a translation that fits the music is possible. and 28 are accentually compatible (granting that acutes can use the same high notes as the circumflexes). 8. because the readings of the papyrus are not complete.8ia jneooco 8tt6t? icdA." Nuernberg." for example). The instruction about making the mouth at the end where the cut was made provides a clear witness that the tongue in question is one in which the hinge is the node. The reason why the original cuts should retain both nodes is now plausible. and because the undoubted negative mede may be negating the verb sigato (to be silent). which is not so if the reeds are double. who seek to encourage sun. at the Aphrodite poem of Sappho. Perhaps we can postulate some kind of "melodic syncopation"? For the chapter on documents. unfortunately. 20.BOOK REVIEWS 439 not and cannot end up with a double reed. just in the last lines of the stanzas we see the following: Line Line Line Line Line Line Line 4 8 12 16 20 24 28 rcoTvia Buuov xpuoiov fjMtet. which. On the issue of accentual response (199) in strophic verse: although I stand by my article on the Orestes fragment ("The Musical Setting of Euripides' Orestes. moon. Otherwise he has largely followed Egert Poehlmann ("Denkmaeler altgriechischer Musik. He has also provided English translations. West rectifies a false . the instructions are perfectly valid for beating-tongue reeds. On the other hand. I am less categorical about strophic poetry in general. for example. I believe that the situation is more complex than is understood." for example. West translates the first sentence as urging the elements of nature to be silent. 1970) in the standard publication of the music. -po<. In his two chapters on the history of Greek music. and the rest of all nature to join in the praise (Saint Francis's "All Creatures of Our God and King. With just a little poetic ingenuity.r|uua d8ncr|?i yoOTcp' kotjk Edekoiaa o\)jnfiaxo<. In his transcription of the "Christian Hymn" (324-25). I have made some for the "Seikelos Song" and the "Christian Hymn. This intrigued me. Line 12 is compatible on the final two syllables and ambiguous elsewhere. Lines 16 and 24 "violate" the accentual pattern of the first (and last) verse but are compatible with each other. We need not postulate an early dissent from this attitude. Just a minor note of theology. are not compatible with the music and cannot be sung even by a musical reader. West has adopted the very helpful strategy of transposing the pieces into simpler keys. stars. since this is a sentiment contrary to the usual attitudes of Jewish and Christian poets. This is relevant to discussions of the technique of drawing up and down on the reed (103)." AIP 81 [1960]: 1-15).eooo Lines 4. Look.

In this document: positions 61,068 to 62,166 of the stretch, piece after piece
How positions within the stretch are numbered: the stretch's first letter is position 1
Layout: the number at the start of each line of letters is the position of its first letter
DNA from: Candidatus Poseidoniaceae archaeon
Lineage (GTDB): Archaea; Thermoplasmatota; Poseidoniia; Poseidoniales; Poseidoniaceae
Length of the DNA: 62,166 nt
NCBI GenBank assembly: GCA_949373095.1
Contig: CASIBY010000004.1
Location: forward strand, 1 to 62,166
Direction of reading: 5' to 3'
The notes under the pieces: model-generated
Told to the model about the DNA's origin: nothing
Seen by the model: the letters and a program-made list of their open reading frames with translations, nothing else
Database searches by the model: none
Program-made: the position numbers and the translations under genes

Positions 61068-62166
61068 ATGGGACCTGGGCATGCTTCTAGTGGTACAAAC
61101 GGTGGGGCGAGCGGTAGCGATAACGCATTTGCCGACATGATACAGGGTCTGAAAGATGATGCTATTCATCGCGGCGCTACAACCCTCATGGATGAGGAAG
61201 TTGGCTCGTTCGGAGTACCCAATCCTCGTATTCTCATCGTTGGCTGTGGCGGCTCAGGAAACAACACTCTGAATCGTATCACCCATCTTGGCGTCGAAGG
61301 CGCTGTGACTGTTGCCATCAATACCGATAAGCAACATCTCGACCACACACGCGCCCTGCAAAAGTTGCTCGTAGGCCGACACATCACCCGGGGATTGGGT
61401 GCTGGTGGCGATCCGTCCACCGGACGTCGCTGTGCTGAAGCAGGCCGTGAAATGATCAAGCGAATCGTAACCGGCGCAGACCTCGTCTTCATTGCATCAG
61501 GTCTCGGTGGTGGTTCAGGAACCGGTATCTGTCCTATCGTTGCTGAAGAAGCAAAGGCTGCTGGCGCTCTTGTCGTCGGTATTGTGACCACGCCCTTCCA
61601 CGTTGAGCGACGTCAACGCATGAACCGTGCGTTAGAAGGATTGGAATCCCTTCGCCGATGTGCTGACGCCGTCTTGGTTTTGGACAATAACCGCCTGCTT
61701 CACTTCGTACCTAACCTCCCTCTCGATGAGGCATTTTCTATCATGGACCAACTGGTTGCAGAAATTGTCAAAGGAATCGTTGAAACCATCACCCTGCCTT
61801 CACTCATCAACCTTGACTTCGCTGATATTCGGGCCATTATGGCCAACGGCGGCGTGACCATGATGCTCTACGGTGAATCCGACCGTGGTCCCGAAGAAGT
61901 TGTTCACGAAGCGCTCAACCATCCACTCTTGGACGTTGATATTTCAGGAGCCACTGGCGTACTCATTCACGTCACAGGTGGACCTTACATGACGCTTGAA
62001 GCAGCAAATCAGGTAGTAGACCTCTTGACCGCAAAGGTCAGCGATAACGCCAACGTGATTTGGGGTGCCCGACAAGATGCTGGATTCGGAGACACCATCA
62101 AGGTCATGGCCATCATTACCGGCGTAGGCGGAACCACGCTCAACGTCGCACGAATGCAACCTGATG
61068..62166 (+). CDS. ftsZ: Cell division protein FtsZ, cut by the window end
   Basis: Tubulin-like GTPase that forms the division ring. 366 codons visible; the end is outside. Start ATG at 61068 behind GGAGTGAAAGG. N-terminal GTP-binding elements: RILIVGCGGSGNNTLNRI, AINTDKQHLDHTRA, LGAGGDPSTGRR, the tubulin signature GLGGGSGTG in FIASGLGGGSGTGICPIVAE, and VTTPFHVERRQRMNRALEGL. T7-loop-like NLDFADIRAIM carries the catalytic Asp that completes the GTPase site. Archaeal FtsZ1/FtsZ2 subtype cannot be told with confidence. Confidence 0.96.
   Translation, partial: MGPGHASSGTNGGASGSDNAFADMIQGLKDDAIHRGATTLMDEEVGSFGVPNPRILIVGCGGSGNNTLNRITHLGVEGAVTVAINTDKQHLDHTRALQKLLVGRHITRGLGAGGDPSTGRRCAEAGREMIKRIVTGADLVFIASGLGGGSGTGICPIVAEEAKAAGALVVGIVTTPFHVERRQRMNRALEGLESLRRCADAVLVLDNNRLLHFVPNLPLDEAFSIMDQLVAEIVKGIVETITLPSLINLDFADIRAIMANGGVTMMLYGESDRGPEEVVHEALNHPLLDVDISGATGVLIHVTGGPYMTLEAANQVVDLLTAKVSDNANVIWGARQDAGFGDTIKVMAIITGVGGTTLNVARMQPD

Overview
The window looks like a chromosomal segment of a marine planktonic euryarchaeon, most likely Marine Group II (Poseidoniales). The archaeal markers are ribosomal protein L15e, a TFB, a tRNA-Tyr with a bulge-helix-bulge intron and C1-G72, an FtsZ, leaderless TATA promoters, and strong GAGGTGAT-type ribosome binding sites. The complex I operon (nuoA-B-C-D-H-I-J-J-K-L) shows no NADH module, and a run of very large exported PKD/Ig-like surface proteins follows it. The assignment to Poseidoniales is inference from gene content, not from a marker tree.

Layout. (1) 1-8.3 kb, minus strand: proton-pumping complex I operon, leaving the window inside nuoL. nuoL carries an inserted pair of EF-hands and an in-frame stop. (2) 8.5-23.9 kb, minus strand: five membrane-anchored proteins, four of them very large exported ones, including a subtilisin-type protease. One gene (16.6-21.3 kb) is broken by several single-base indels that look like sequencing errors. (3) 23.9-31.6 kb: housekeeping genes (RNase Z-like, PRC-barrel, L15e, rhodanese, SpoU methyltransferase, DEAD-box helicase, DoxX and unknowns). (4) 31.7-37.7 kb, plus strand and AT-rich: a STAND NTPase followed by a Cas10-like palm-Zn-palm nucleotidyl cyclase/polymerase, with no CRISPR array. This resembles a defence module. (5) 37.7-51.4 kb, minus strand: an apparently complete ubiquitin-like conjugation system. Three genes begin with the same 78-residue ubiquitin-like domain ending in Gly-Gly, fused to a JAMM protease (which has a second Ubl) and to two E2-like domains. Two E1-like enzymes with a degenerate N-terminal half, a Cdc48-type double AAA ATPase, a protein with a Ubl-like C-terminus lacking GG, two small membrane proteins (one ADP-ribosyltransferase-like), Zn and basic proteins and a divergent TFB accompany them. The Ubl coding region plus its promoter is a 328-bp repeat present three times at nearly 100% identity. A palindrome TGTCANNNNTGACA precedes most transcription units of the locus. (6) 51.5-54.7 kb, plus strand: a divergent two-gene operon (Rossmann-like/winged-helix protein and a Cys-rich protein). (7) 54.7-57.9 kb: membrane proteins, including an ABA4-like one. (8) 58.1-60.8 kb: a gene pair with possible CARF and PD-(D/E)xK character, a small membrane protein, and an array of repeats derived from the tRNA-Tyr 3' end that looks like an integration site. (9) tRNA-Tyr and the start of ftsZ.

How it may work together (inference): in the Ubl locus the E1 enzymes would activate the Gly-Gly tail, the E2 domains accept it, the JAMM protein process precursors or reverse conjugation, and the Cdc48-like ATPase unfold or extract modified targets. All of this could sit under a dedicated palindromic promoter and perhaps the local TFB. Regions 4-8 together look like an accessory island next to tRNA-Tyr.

with a few items from the Christian period. 5 plates. Good-bye at last to "flute girls" and angels playing "harps. Though Callimachean polyeideia cannot be weil understood without the lambi.440 BOOK REVIEWS impression that has misled many previous discussions of the subject: that there is such an entity as "Greek music" which is unchanged from the earliest times to the late antiquity. Now. makes the collection due for a major reassessment. He begins rather inexplicably by dismissing the evidence of the Cycladic statuettes from the Greek islands on the grounds that these were "nonHellenic.3146@compuserve. The aulos is a reed Arnd Kerkhecker. and in Alan Cameron's iconoclastic Callimachus and His Critics (1995) a bit more than five out of five hundred. The lambi have been slow to profit from Callimachus' recent popularity. and through the "new music" of the end of the fifth century. As if the . short survey of the lambi. Oxford: Clarendon 1999. however." DOUGLAS FEAVER University of the Nations. Gone are "lyric" poets who "recite" (instead of sing) their poems. signifying nothing very certain. it is hard to see how it could be otherwise. Press. Kailua Kona e-mail: 74552. the lambi claim scarcely two pages out of two hundred. $85. Callimachus' Book of lambi. It is overwhelmingly clear that although there is undeniable continuity. Then follows the Roman period. The comprehensiveness that characterizes the book has its occasional downside. It has filled the lamentable void in classical scholarship. book-length readings of the collection. xxiv + 334 pp. even though our much changed sense of the archaic iambicists. West's book is a monument of classical and musicological achievement and will serve as the standard reference work on the subject of Greek music for generations to come. archaic. In Hellenistica Groningana 1 (1993). These criticisms are all minor. The kithara is not a harp but a lyre. but two. and early classical periods. Cloth. With characteristic thoroughness he takes us through the he not an does mention (though Mycenaean unpublished pipe found at Mycenae by Schliemann that could provide a connection with the Cycladic data). With Aristoxenus and the Peripatetics we enter the Hellenistic age.00. we have not one. which in places are little more than a tale told by a diegete. Not only the nonclassicist musicologist but also the ordinary classicist may weil be daunted by the glut of unfamiliar names and terminology. there was enormous change over time. an equally nonHellenic group." although he accepts the evidence from the Minoans. not a flute. readers continue to be daunted by these difficult fragments. Given West's aim of discussing everything. twenty years after Dee Lister Clayman's fine. especially Archilochus.